Kogas now has a 75 per cent stake in the Akkas venture, up from 37.5 per cent previously, while Iraq’s state-run North Oil Company holds the remaining 25 per cent share.
Layla*, who left Dubai for her native Egypt in 2006, was one of the revolutionaries in Tahrir Square, cheering on the end of Hosni Mubarak’s regime.
But as the hope of the Arab spring wilted in the summer, she felt helpless as revolutionary optimism transformed into concerns that the military or Islamists were hijacking the youth-driven movement’s revolt for their own reactionary ends.
With her media consultancy business drying up in Egypt and Lebanon, a job offer came up in Abu Dhabi. So she moved back to Dubai, from where she makes the two-hour daily commute to the UAE’s capital. “I liked Dubai before and didn’t mind coming back at all,” she says. “It is away from all the chaos.”
Layla is one of many Arabs who are fleeing uncertain prospects at home for the more settled environment of Dubai. From unemployed graduates in Cairo to Bahrain-based bankers, Dubai’s stability and recovery provides solace from the storm.
But DP World has shown all of its global ports to be capable of weathering the heavy seas of economic uncertainty.
Since the company reported its half-year figures last month, showing a surge in net profit, several leading investment banks have upgraded their forecasts for DP World's trading and financial outlook.
The price of crude dropped by as much as 3 per cent in London and New York as investors speculated over the likelihood of Greece defaulting on its sovereign debt and digested a series of negative remarks by Abdalla El Badri at a meeting in Dubai.
The Opec chief warned western nations needed to do more to bolster their economies and stem unemployment or they risked jeopardising billions of dollars in oil investments.
The real estate developer saw the yield on its sukuk soar 108 basis points since September 9, or 1.08 percentage points, to 17.08 per cent on September 16, according to prices at Standard Chartered on Bloomberg.
It was little changed yesterday. The rate on Dubai government's 6.396 per cent sukuk due November 2014 gained eight basis points last week to 4.88 per cent on Friday, according to data compiled by Bloomberg. It rose three basis points yesterday.
In equities trading, individual investors accounted for 6.6 per cent of the traded value of all shares traded on Nasdaq Dubai in the first eight months of 2011. Total equities traded value in the period by individual and institutional investors was $511 million.
In August 2011, individual investors accounted for 3 per cent total equities traded value on Nasdaq Dubai, the same percentage as in the previous month. Total equities traded value on the exchange in August 2011 was $73.2 million, up 174 per cent from $26.7 million in July 2011 and down 7 per cent from $78.7 million in August 2010.
The agreement, signed on Monday, will see the DLD and Wasl pick on-hold projects in the emirate and offer them for sale or lease to investors in an effort to restart developments that were abandoned or stalled during the financial crisis.
Majida Ali Rashid, senior director of planning and institutional development, president of the Center for Promotion and Management of Real Estate Investment, explained that the DLD and Wasl would work together to provide attractive packages to investors.
The shares of Saudi banks have underperformed their peers in the Persian Gulf this year, with the Tadawul All-Share Bank Index tumbling 14 percent. Dubai Financial Market Bank Index gained 3.5 percent in the period and the Qatar Exchange Banking Sector Index advanced 1.5 percent.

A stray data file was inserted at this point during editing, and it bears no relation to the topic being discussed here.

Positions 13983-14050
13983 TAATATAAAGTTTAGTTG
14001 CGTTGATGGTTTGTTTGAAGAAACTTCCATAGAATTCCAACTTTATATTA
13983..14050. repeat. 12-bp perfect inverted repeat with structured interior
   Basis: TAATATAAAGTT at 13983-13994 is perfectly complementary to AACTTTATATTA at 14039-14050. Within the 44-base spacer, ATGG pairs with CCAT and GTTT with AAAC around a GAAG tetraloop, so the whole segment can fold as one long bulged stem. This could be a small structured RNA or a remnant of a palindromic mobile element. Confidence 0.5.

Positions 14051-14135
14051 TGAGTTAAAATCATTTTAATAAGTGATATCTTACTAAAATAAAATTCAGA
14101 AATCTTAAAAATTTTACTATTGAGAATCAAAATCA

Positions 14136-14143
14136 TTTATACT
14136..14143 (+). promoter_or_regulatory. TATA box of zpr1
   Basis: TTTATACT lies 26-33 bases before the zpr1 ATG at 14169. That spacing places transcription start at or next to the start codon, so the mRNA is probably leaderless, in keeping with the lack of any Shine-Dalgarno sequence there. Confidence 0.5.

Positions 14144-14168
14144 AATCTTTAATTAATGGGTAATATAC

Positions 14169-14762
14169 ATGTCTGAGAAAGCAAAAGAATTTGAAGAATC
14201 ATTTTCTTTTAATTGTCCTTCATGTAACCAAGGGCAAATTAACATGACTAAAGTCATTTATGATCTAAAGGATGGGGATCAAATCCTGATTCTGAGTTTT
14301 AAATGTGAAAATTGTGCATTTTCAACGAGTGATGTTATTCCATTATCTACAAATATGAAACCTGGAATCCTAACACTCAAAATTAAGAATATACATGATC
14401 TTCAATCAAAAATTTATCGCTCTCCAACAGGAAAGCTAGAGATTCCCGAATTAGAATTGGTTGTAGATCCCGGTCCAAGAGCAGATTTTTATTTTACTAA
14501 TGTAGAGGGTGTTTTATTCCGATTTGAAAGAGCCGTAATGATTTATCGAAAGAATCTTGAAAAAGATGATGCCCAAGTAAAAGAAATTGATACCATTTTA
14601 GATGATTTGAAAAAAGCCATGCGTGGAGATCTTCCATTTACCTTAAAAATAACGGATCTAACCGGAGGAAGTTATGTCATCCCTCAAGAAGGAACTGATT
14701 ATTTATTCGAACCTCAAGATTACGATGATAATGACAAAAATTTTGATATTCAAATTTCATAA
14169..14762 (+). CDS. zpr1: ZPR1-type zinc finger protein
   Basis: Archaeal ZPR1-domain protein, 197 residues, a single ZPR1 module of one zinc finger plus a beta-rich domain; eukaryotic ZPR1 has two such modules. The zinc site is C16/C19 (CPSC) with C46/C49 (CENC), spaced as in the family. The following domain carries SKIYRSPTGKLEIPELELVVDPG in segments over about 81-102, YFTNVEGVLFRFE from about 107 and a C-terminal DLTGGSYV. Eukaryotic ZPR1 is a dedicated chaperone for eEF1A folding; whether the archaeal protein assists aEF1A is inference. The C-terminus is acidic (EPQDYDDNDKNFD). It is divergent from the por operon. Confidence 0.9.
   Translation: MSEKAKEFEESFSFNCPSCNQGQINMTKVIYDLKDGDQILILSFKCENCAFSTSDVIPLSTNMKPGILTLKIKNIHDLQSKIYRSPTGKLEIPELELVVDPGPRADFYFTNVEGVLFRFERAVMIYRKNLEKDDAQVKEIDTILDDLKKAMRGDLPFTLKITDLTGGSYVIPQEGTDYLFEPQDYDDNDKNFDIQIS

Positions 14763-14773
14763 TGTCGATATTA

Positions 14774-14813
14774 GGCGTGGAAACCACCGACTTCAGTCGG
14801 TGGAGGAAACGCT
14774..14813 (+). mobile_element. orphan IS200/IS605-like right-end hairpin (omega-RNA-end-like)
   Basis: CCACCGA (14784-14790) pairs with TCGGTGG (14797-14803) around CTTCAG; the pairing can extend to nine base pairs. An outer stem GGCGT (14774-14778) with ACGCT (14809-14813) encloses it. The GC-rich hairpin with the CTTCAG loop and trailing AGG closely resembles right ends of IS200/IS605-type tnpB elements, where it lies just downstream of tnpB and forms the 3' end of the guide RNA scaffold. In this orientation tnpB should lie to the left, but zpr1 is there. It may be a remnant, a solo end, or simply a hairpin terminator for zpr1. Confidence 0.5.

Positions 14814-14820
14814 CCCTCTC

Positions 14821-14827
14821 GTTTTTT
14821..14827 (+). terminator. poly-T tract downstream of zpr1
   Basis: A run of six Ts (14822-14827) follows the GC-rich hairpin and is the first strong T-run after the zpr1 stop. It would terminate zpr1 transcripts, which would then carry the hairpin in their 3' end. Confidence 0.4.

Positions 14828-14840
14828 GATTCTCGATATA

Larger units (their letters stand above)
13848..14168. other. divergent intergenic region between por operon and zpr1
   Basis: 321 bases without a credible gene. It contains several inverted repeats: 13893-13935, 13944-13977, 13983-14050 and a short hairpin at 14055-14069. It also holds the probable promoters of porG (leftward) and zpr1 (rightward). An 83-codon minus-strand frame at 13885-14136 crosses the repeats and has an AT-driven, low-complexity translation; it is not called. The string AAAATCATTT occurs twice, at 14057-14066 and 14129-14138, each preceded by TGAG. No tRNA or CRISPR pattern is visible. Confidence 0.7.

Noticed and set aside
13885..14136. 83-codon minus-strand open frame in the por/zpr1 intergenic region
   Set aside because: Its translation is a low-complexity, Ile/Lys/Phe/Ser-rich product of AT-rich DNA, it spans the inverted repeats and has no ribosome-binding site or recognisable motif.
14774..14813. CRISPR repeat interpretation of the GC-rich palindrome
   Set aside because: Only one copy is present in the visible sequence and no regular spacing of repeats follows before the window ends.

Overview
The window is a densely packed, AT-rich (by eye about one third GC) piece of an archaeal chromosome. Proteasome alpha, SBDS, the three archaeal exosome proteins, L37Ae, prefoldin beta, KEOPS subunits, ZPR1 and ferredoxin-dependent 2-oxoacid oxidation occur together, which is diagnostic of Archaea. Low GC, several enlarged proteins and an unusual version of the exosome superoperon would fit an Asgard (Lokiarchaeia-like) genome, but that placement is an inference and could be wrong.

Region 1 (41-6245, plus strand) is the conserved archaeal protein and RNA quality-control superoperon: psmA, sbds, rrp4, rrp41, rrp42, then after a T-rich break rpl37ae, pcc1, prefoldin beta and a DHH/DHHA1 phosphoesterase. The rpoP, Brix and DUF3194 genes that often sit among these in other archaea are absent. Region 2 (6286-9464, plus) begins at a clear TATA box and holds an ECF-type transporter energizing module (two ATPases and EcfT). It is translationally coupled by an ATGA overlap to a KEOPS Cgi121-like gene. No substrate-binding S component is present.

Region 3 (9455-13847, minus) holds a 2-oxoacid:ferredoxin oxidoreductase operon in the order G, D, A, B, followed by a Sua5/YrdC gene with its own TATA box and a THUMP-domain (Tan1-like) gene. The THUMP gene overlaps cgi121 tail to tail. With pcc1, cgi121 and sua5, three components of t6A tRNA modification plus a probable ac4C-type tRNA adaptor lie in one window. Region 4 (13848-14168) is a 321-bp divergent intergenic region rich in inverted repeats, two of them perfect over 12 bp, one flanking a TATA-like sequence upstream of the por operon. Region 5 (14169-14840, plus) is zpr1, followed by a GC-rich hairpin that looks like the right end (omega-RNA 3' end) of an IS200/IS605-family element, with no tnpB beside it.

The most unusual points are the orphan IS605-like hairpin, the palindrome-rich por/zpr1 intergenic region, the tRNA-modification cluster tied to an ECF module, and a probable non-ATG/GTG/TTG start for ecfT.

Banks in the world’s biggest oil exporter are lending mainly to “blue-chip borrowers” and parking money with the central bank at a time when interest rates are at the lowest level since June 2009, according to Asim Bukhtiar, an analyst at Riyad Capital. “The low-rate environment is not expected to turn around in the next two quarters.”
"There have been no talks on our side," a Daimler spokesman told Reuters. "We do not have anything to do with Qatar."
A German magazine reported over the weekend that members of Qatar's government had met with German Economy Minister Philipp Roesler two weeks ago.
كونا : Kuwait Capital Market Authority successfully ends first phase of transitional period - الشؤون الإقتصادية - 19/09/2011
In a press statement, the CMA pointed out the law has called for settling brokers and investment funds situation and the transfer of regulatory tasks to the new authority, CMA, six months after the issuance of the executive statue of the law (ending September 12, 2011).
"All brokers and investment funds have applied for the settlement of their status to comply with the regulations of the new law," the statement said.
OT ended 10 percent higher after an Egyptian newspaper said a law firm valued its Algerian unit Djezzy at $7 billion.
"We are still waiting on confirmation of the news. But if it is real then this is an extremely positive valuation," said Margo Moussa an analyst at Arab Finance Brokerage.
The Dubai property giant is issuing the Islamic bonds, or sukuk, as part of a US$16 billion (Dh58.76bn) financial restructuring it began putting in place late last month.
The sukuk initially yielded about 13 to 15 per cent, well below what many observers expected. Yesterday, however, the security was yielding 16.37 per cent, according to a major bank trading the sukuk. But a bigger gauge of demand will come today when a group of banks has reportedly been invited to bid on Dh320 million worth of the sukuk.
"The finance minister is authorised to issue in accord with Bahrain's central bank up to 3,500 million dinars in public treasury bonds ... called development bonds and Islamic sharia-compliant instrument in the kingdom or abroad," said a decree issued by Bahrain's King Hamad bin Isa al Khalifa, BNA said.
Issuance can begin after the official publication of the decree, it said, without giving a time frame.